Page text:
It lacked that distinct elimination drama and was without a singular defining moment, but Oklahoma City’s 15-point Game 7 win over Memphis perhaps did something equally as important—it enhanced our already bloated feelings towards Kevin Durant and Russell Westbrook.
Durant did everything we ask of a star in a big game: He took the ball to the basket, he was aggressive, and he made sure his team was going to live or die with his output. 39 points was obviously great, but it was his 9 rebounds, 3 blocks, and 9 trips to the line that perhaps best embodied his day, especially after the disappoint of the prior game.
Westbrook made a truce with his detractors, delivering just the fifth triple double (14 points, 10 rebounds, 14 assists) in a Game 7 ever, and yet with it he perhaps reaffirmed their feelings that he doesn’t have to shoot thirty times to have a profound impact.
The Thunder got huge contributions from two reserves in particular: Nick Collison and James Harden. Collison was terrific with 12 rebounds, 3 blocks and tough interior defense against that respected Griz frontline. Harden brings an invaluable third scoring option—his 17 points and hot shooting stretch pushed the Thunder.
What can we say about Memphis that hasn’t already been said? They owed us nothing and gave plenty. Wholly, they were terrific of course, but today lacked the energy we’ve become accustomed to in the postseason. Zach Randolph had 17 and 10 to lead them. In defeat, the best compliment available is that we’ll remember this team and their run.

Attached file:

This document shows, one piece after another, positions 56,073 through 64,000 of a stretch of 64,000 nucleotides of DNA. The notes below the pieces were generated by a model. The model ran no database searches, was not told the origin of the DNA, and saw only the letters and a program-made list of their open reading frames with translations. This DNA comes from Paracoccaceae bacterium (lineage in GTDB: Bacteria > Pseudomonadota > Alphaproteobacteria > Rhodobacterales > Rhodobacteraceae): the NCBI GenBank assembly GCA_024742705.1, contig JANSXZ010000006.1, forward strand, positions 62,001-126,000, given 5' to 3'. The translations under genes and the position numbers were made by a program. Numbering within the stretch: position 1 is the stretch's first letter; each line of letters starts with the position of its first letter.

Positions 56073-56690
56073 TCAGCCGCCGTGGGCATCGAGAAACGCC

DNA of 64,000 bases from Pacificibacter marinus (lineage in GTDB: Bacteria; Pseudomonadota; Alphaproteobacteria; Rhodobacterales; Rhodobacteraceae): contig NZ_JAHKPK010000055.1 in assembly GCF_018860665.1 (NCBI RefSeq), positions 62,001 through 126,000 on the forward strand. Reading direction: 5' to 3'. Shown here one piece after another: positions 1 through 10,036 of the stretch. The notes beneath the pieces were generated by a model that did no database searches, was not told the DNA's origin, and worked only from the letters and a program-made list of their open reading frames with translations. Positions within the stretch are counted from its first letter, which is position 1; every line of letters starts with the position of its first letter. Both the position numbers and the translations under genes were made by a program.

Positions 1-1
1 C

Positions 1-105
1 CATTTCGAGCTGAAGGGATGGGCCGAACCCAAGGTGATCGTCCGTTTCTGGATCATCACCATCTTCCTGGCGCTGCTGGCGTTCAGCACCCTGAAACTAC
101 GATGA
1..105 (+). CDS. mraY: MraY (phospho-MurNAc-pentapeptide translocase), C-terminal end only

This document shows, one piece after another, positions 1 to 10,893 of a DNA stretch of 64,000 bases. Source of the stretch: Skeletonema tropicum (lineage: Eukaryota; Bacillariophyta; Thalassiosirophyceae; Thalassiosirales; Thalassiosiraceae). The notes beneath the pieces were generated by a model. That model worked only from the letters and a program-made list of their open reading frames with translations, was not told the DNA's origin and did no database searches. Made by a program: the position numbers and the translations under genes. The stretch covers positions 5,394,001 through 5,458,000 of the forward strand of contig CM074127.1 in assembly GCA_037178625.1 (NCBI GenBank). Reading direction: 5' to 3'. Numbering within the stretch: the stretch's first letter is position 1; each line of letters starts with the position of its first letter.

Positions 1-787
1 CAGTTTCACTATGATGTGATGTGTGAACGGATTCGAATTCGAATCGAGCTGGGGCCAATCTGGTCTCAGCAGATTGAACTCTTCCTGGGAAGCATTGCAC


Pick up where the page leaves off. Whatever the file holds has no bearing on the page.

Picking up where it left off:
OKC’s run isn’t finished yet. They’ll meet Dallas in a winnable Western Conference Finals.—Todd Spehr
Before we get into the proceedings this evening, I just want to say to Bulls fans everywhere, enjoy Taj Gibson while you can. With his performance in the Playoffs the last few games, and especially with what he did last night against Dwyane Wade and the Miami Heat, kid just made himself a lot of money. Chicago won’t be able to keep him when his contract is up next year.
Nobody could’ve predicted what happened in Game 1. Most people seemed to agree that no matter how many games this series went, they would all be low-scoring, grind it out affairs. But the Bulls obviously don’t subscribe to popular opinion.
After a back and forth first half that saw both teams tied at 48 points apiece, Chicago broke the game open in the second half to the tune of 55-34 head to head points, 17-0 on second chance points, 9 offensive rebounds and only 1 turnover. The Miami Heat were eviscerated in every facet of the game in the final 24 minutes and the Chicago Bulls easily took Game 1 of the ECF by 21 points(!) with a final score of 103-82.
It was the worst loss Miami has had in the Playoffs this year (they lost by just 4 points in both the first and second rounds) and the first time they’ve trailed in a best of seven series.
Luckily for Heat fans, what the Bulls did to them in Game 1 most likely won’t be repeated in Game 2. Miami will be much more prepared, aggressive and looking to get a split in Chicago. However, the Bulls did send a very strong message to the Heat with this win that they’re not pushovers and Miami is going to have to bring it. The Heat have to forget about this game quickly and come out strong to try and win on Wednesday night and go back to Miami for Game 3 tied 1-1.—Bryan Crawford (@_BryanCrawford)